2019-2020 Annual Report

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Creating A Brighter Future 2019–2020 ANNUAL REPORT

From the Chair As Chair of the Washtenaw Community College (WCC) Board of Trustees, I am honored to represent the citizens of Washtenaw County as WCC continues to play a vital role in our community. Whether on-campus or online, WCC has had an exceptional year promoting the success of all who come through the physical and virtual doors of our campus. This has been a year unlike any other. The impact of COVID-19 compelled WCC to mobilize like never before to meet student needs. We successfully transitioned to remote instruction and an innovative Virtual Classroom model, building on a strong history of online teaching and expanding online services to reflect the on-campus experience. We found new ways to engage our students and community and keep campus safe throughout uncertain times. We know that our exceptional pandemic response is only one part of the story this year. WCC has continued to offer a wide range of opportunities for students, employers, partners, and community members to achieve their educational and career goals. We are proud of WCC's impact on the diversity, knowledge base and economic strength of our community and of the $525 million impact the college has on the region. I am proud to be part of the shared successes of this campus community. On behalf of the Board of Trustees, we look forward continuing to make an impact as the community’s college.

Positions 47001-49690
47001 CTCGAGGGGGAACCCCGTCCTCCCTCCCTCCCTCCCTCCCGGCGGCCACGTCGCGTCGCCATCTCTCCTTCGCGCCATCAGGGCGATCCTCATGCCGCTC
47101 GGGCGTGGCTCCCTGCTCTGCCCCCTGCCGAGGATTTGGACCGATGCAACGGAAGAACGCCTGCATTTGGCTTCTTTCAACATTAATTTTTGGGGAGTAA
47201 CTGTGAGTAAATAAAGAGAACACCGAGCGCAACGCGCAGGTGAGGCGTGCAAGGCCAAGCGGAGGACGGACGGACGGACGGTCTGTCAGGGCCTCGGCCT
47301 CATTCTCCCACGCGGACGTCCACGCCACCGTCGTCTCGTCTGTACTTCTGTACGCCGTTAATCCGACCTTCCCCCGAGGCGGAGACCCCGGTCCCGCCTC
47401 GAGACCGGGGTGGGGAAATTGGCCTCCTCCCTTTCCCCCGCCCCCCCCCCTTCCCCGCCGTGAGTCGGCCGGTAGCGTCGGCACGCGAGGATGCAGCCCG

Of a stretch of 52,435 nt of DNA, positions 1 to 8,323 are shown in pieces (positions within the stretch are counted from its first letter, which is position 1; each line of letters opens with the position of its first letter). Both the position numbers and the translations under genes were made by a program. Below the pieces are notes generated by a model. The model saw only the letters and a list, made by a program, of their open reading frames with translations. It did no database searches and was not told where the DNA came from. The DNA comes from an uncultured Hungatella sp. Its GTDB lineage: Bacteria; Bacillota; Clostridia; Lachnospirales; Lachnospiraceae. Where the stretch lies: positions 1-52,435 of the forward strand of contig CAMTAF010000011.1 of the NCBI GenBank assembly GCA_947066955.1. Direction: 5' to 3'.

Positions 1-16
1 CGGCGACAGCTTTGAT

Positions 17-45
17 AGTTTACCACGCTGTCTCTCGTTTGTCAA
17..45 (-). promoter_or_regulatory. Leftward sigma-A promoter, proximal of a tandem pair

Christina Fleming, Chair, Board of Trustees